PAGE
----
Your browser is not supported. Please update it.

26 August 2021

Fox equips ATSC 3.0 lighthouse with Synamedia bulb 

With the ATSC 2021 NextGen Broadcast Conference taking place this week in-person, we were quietly confident of receiving some significant news to fill the pages of our final issue of summer, despite the ATSC 3.0 industry’s penchant for disappointment.

Fox Television Stations and Synamedia have come up with the goods – announcing that Fox’s Orlando-based station WRBW will serve as the broadcaster’s ATSC 3.0 lighthouse from where it can host infrastructure from other participating stations. The name is fittingly ironic, as the ATSC 3.0 hybrid broadcast-broadband community (which is targeting a market of increasingly confused consumers) has been screaming out for a guiding light.

One thing is certain – Pearl TV has failed miserably at that role. It reminded us of when Synamedia collaborated with Pearl TV for the first time in early 2020, joining the Phoenix Model Market Initiative – the group pushing a single-market philosophy for the US DTT standard employing an IP backbone. Faultline said at the time it was strange that Synamedia had changed its tune from apathy about these ATSC 3.0 trials to jumping into bed with Pearl TV and its broadcaster partners in the space of just a few months. We therefore saw Synamedia’s arrival on the scene as something of a wrecking ball that would shake-up the structure of a group plagued by delays and desperate for direction.

We hoped Synamedia would serve as a catalyst at the same time, hurrying things along from the ground up – providing there was enough of the pie to make it worth Synamedia’s while.

Everything has been building up to this latest point. For Synamedia, Fox’s signature must easily be the UK software vendor’s biggest ATSC 3.0 deal to date, although with ATSC 3.0 not exactly known for its snappiness, we suspect this project has been bubbling away for a while.

What is being installed is a blend of Synamedia’s ATSC 3.0 Broadcast technology and Triveni Digital’s ATSC 3.0 encoding expertise. The latter is synonymous with NextGen TV, while the former includes Synamedia’s virtual Digital Content Manager (vDCM) for encoding and transcoding of MPEG-2, AVC and HEVC video formats, plus statmux, splicing, and ad insertion.

Crucially, Synamedia’s Vivid compression technology is also brought to the table to free up the bandwidth required to launch new ATSC 3.0 services by repacking existing ATSC 1.0 signals.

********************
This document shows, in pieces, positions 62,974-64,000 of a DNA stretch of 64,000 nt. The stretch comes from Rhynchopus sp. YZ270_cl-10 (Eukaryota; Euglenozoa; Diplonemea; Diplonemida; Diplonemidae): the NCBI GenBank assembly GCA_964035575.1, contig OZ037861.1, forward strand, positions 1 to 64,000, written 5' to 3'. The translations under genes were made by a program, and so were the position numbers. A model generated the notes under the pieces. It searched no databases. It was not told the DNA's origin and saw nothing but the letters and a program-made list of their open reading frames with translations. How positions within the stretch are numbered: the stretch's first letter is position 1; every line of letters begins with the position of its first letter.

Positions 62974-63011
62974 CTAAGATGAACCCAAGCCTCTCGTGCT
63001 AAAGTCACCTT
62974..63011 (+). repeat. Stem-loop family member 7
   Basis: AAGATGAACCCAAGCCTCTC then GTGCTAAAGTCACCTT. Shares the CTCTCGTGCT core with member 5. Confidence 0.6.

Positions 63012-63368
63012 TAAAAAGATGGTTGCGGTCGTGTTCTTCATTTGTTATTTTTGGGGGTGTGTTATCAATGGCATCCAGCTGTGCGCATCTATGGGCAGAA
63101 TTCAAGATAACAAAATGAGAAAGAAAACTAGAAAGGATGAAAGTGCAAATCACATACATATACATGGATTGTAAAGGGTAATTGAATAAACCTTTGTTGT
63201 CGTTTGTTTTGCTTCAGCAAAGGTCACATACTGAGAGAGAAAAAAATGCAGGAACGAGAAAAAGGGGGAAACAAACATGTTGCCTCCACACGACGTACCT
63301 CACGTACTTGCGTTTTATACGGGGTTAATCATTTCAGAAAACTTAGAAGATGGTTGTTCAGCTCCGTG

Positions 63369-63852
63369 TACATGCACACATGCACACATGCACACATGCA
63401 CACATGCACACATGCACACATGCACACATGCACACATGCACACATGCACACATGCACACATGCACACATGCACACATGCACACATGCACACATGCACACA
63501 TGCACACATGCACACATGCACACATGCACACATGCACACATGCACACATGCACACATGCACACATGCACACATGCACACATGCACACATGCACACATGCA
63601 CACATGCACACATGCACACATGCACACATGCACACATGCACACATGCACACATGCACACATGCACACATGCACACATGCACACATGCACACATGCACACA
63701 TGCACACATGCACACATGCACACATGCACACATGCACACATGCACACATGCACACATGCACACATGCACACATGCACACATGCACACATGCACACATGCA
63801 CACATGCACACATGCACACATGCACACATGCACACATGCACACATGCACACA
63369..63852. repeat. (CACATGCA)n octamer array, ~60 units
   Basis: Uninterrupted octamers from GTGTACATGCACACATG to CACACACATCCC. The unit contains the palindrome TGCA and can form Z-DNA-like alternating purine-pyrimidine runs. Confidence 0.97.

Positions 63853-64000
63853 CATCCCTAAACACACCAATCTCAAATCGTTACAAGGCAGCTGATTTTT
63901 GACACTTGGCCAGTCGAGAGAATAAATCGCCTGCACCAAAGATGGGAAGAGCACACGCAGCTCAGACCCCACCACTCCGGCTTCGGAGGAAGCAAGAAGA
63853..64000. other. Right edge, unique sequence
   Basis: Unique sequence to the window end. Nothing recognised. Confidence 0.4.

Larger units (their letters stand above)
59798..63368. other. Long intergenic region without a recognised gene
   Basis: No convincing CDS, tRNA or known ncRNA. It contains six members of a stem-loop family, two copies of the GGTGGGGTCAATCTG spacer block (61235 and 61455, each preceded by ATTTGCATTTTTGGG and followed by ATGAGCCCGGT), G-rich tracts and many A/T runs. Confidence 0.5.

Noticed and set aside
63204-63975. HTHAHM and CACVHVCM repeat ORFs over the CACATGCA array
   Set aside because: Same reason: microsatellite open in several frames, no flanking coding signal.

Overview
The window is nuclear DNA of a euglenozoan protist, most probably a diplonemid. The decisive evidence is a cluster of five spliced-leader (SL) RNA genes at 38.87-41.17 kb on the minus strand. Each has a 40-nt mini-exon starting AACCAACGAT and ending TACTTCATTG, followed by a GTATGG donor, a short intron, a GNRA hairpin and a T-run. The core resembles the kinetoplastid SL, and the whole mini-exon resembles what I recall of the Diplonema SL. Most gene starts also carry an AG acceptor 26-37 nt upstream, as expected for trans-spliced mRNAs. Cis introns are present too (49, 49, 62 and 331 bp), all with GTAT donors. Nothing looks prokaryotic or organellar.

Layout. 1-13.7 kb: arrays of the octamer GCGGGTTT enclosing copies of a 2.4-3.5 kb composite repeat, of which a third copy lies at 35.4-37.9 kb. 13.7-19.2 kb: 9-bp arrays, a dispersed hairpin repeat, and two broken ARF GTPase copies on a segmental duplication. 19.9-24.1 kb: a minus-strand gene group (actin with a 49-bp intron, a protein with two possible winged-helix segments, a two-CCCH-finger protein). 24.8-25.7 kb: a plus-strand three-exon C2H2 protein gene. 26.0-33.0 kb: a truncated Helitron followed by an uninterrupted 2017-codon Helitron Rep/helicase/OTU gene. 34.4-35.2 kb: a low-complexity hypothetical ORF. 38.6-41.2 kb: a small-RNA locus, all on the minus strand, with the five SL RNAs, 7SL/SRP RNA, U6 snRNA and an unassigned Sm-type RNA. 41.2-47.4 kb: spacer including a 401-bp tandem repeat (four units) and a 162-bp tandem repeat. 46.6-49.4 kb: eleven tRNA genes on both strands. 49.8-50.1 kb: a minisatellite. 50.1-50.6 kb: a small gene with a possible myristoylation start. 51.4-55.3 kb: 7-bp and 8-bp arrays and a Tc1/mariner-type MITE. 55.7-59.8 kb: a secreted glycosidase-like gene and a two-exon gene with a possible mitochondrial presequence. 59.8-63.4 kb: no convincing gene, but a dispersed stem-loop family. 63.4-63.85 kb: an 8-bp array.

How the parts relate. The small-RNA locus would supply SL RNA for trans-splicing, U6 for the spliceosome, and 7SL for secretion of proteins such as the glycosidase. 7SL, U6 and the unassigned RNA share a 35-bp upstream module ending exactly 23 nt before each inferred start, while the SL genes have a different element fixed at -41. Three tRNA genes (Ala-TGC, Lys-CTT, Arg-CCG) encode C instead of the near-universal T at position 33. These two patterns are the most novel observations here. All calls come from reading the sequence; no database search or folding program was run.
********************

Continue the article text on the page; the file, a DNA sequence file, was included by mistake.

Synamedia has been relatively quiet on the ATSC 3.0 front since its May 2020 virtual press conference when the firm revealed details of a three-way partnership with Triveni Digital and French electronics maker Thomson Broadcast. The tie-up saw Synamedia’s encoding and packaging capabilities work with Triveni Digital’s GuideBuilder and Broadcast Gateway, along with Thomson’s tower transmission products for on-prem and cloud-based ATSC 3.0 deployments.

Fox’s WRBW deployment is the first public result of Synamedia’s collaboration with Triveni Digital, although Thomson Broadcast evidently didn’t make the cut in the Fox hunt.

Last year’s event coincided with the launch of Synamedia’s first professional ATSC 3.0 receiver, allowing MVPDs to receive signals from broadcast stations and start exploring new augmented services, or to check out what 4K or enhanced signals can bring to set tops. They can do this at their own pace, and can use Synamedia’s ATSC 3.0 receiver as a bridge.

It appears an evolution of this product is being used by Fox, deploying Synamedia’s Media Edge Gateway ATSC 3.0 Receiver (presumably an upgraded version after some 15 months of tweaking) which handles broadcast quality signal reception for monitoring and acceptance testing of ATSC 3.0 signals.

This is where Triveni Digital’s GuideBuilder comes in, baked into its ATSC 3.0 Broadcast Gateway schedule. As you might have guessed, this schedules ATSC 3.0 services, supporting ROUTE and MMTP (MPEG media transport protocol) encapsulation to simplify the implementation and management of revenue-enhancing ATSC 3.0 services. Triveni’s GuideBuilder XM ATSC 3.0 Transport Encoder provides means for managing ATSC 1.0 and ATSC 3.0 metadata. Usually the StreamScope XM ATSC 1.0 and ATSC 3.0 Combo Analyzer is also installed, for performing the necessary RF and IP measurements required for service quality assurance, as it does for the likes of Hearst Television.

Fox’s WRBW in Orlando follows closely behind four Indianapolis-based TV stations which went live with NextGen TV services earlier in August, after months of planning led by data broadcasting services provider BitPath. WRTV (ABC), WTTK (CBS), WTHR (NBC), and WXIN (Fox) are now using ATSC 3.0 technology, with features varying by device as new IP-based broadcast functionalities remain in development.